Oh this is going to be hard to narrow down! I have read 43 non-fiction books this year. A great achievement for me and I’m so happy to be reading a lot again after years of not finding the time (answer: I watch less TV). I am aware the year isn’t done yet. If I read any amazing books in the last two weeks of December I’m going to have to add them to next years list!
Click the images to go to my longer review of each book. Here we go:
The Power – Naomi Alderman
Women develop the power to give deadly electric shocks. Goodbye patriarchy. This winner of the Baileys Women’s Prize for Fiction 2017 is a visceral, shocking look at a complete reversal in the power balance between men and women. I absolutely loved reading The Power and you would too!
Everything I Never Told You – Celeste Ng
An emotional look at a family who are terrible at communicating with each other. 1970s America, white mother and Chinese Father, with three children. We meet them on the morning that the middle child, Lydia, goes missing and is found drowned. This book was such an emotional read and I loved it.
Also, one of the main characters shares my name, and that was really weird.
Lincoln in the Bardo – George Saunders
Abraham Lincoln mourns the death of his beloved son, Willie. He visits his coffin twice during a night where Willie is residing in the Bardo – the middle place between life and death, along with a host of other ghosts, all with their own shit to deal with before they can move on. A beautiful poetic exploration of grief and parental love. I finished Lincoln in the Bardo feeling uplifted, and much more educated about Lincoln and the American Civil War.
It won the Man Booker Prize 2017 and I am not surprised at all.
Fahrenheit 451 – Ray Bradbury
Firefighters no longer put out fires in this dystopian future. They cause them when someone is found to be in possession of books, any books, they are all illegal. The population have been taught that thinking deeply is a bad thing and they are kept distracted and dumb with frivolous soaps and constant entertainment. Written in 1953, it felt like it could have been written last year. Brilliant.
Living the Dream – Lauren Berry
Late 20-somethings hilariously navigate life and friendship. Sharp and sarcastic, they are a fairly aimless group of friends approaching 30 and dealing with their lives not being what they expected they would be by this age. Funniest book I have read for a long time.
The Underground Railroad – Colson Whitehead
The Underground Railroad is made physical in this story of Cora escaping slavery from a plantation in the Southern USA. Cora stops off in several states during her journey North and in each one the laws and atmosphere around slavery are different, but equally awful. Cora is trying to make it North, but is being hunted…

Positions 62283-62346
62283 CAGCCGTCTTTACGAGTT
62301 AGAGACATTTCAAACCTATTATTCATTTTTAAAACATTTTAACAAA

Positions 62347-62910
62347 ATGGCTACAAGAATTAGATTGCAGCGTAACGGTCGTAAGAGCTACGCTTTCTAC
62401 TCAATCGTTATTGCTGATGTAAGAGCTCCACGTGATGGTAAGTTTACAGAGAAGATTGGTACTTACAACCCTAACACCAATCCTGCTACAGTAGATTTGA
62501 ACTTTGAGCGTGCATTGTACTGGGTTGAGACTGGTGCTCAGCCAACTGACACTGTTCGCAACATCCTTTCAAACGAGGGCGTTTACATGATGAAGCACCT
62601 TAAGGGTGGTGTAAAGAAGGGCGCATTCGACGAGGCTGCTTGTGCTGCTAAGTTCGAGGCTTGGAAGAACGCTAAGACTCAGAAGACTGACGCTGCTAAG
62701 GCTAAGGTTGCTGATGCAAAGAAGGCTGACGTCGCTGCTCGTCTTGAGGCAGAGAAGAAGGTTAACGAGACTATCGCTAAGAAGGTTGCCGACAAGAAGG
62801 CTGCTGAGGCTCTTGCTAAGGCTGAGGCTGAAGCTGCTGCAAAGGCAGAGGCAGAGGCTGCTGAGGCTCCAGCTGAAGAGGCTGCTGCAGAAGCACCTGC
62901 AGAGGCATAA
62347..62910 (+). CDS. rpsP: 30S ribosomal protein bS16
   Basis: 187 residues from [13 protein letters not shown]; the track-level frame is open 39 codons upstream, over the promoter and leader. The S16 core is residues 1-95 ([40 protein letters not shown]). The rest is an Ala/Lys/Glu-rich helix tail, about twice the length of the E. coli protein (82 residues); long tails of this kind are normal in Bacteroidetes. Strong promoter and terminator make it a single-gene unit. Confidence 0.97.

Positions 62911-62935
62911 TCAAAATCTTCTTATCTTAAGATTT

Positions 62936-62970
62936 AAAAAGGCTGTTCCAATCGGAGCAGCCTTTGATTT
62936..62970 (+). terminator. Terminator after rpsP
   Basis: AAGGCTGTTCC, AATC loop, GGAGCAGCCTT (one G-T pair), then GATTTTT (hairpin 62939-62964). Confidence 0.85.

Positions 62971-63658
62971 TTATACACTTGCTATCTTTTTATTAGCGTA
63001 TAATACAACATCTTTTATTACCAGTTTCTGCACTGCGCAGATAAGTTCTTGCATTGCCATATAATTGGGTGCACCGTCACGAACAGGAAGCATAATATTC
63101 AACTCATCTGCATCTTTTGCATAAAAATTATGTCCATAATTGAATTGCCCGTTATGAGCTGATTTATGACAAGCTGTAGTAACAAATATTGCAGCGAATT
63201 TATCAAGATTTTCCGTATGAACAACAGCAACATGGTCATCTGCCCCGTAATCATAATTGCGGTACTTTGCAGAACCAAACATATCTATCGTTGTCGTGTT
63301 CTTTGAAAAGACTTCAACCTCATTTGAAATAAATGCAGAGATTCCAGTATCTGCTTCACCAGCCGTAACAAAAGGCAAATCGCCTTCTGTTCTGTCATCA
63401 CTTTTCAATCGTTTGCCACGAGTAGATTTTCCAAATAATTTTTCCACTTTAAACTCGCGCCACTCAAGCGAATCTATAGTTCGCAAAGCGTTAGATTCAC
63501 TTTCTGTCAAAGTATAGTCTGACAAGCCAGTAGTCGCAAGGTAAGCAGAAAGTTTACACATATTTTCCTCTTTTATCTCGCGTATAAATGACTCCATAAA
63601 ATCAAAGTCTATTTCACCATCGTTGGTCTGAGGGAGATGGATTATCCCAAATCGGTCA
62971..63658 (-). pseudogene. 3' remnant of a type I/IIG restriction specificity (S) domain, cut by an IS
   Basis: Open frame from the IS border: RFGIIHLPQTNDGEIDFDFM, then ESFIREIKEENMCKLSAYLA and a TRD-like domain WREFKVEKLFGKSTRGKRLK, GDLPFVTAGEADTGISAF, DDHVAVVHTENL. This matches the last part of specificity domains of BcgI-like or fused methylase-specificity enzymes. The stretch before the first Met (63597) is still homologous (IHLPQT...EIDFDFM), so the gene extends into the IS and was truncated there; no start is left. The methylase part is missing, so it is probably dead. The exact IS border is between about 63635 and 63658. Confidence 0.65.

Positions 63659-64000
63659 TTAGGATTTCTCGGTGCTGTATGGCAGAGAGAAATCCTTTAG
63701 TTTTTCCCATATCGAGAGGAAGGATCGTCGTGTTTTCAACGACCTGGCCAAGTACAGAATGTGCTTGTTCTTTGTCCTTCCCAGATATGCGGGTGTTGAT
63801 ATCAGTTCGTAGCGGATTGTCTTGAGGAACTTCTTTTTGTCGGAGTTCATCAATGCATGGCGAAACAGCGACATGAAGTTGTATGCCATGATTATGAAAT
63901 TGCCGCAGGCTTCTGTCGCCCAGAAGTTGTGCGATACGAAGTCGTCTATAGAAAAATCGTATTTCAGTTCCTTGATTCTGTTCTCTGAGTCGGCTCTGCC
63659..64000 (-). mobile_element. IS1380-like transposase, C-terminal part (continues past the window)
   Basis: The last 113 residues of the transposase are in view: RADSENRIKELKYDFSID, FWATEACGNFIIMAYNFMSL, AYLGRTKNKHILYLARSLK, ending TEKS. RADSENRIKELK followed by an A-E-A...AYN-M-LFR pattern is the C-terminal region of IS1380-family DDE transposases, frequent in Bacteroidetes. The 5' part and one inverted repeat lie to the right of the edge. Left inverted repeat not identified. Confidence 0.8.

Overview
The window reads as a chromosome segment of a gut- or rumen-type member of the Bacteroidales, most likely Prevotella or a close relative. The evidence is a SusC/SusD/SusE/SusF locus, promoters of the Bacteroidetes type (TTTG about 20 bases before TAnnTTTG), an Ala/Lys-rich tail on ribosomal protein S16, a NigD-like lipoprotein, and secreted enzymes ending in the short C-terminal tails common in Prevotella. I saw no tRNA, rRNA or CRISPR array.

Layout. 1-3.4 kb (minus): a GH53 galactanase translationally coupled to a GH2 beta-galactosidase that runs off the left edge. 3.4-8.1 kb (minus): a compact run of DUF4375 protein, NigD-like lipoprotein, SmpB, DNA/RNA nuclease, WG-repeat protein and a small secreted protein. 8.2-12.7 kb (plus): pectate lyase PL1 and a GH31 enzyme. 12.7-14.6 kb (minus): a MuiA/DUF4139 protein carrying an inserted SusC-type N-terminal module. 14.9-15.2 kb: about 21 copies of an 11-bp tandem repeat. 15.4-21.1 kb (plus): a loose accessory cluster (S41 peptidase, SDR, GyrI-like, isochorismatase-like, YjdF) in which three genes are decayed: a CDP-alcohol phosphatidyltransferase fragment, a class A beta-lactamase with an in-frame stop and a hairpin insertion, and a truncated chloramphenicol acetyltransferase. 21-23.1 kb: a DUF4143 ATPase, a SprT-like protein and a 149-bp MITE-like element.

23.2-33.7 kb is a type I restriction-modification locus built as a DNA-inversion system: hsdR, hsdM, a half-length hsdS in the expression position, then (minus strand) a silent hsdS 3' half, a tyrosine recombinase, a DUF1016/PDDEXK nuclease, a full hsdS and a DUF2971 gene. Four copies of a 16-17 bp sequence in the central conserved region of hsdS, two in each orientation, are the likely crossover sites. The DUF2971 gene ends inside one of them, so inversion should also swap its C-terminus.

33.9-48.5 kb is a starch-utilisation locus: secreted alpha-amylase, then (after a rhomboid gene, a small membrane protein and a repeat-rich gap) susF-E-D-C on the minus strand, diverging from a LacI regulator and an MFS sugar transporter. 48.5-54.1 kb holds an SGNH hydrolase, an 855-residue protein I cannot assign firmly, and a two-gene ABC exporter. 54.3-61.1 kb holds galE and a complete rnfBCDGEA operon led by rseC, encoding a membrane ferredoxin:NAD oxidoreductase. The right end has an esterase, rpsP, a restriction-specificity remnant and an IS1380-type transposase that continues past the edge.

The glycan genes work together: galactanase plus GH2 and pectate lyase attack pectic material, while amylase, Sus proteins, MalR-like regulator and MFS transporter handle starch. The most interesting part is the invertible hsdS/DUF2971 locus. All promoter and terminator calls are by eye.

The Underground Railroad hits you in the gut with it’s stark and immersive description of Cora’s life on the plantation. It’s part thriller and we have to consider, will Cora ever be free?
Frankenstein – Mary Shelley
Man creates monster. Man abandons monster. Monster starts out loving and intelligent but is changed by his treatment by humans and, more devastatingly, his creator. Monster wants revenge. The wretch! #teammonster
Beloved – Toni Morrison
This book will break your heart. Sethe was born into slavery and she will do anything to protect her family from suffering this same fate.
This is the first Toni Morrison book I have read and I’m so glad I did.
The Handmaid’s Tale – Margaret Atwood
A crisis with human reproduction means women capable of bearing children are forced to live with ‘important’ men and their wives. They are raped in an official, state sanctioned ceremony to try and save the population. Fear and control are everything.
Bel Canto – Ann Patchett
I came away from Bel Canto feeling like it was the most beautiful exploration of love I’ve ever read. I didn’t want it to end and yet I needed to know what happens! A group of internationally important people are taken hostage while attending a party in a South American country. I don’t want to give any more of the plot away here!
These are all the fiction books I’ve read this year. Click to go to my longer review of each book.
- The Catcher in the Rye – J.D. Salinger
- A Tree Grows in Brooklyn – Betty Smith
- The Metamorphosis – Franz Kafka
- Frankenstein – Mary Shelley
- Me Before You – Jojo Moyes
- Fahrenheit 451 – Ray Bradbury
- Beloved – Toni Morrison
- The Girl On the Train – Paula Hawkins
- A Winter Book – Tove Jansson
- The Handmaid’s Tale – Margaret Atwood
- Galapagos – Kurt Vonnegut
- American Gods – Neil Gaiman
- Angels – Marian Keyes
- Vinegar Girl – Anne Tyler
- Bel Canto – Ann Patchett
- The Spy Who Came in From the Cold – John le Carre
- The Man in the High Castle – Philip K Dick
- It Can’t Happen Here – Sinclair Lewis
- Alice’s Adventures In Wonderland – C S Lewis
- The Secret to Not Drowning – Colette Snowden
- The Awakening – Kate Chopin
- The Essex Serpent – Sarah Perry
- Queen of Spades- Michael Shou-Yung Shum
- Living the Dream – Lauren Berry
- The Power – Naomi Alderman
- Reservoir 13 – Jon McGregor
- Everything I Never Told You – Celeste Ng
- Holidays On Ice – David Sedaris
- The Unseen – Roy Jacobsen
- All Grown Up – Jami Attenberg
- The Girl of Ink and Stars – Kiran Millwood Hargrave
- The Seed Collectors – Scarlett Thomas
- How Hard Can Love Be? – Holly Bourne
- The Beautiful Bureaucrat – Helen Phillips
- Lincoln in the Bardo – George Saunders
- The Underground Railroad – Colson Whitehead
- Autumn – Ali Smith
- Alias Grace – Margaret Atwood
- History of Wolves – Emily Fridlund
- Swimming Lessons – Claire Fuller
- Home Fire – Kamila Shamsie
- Lies We Tell Ourselves – Robin Talley
- The Trouble With Goats and Sheep – Joanna Cannon
What were your favourite fiction reads this year?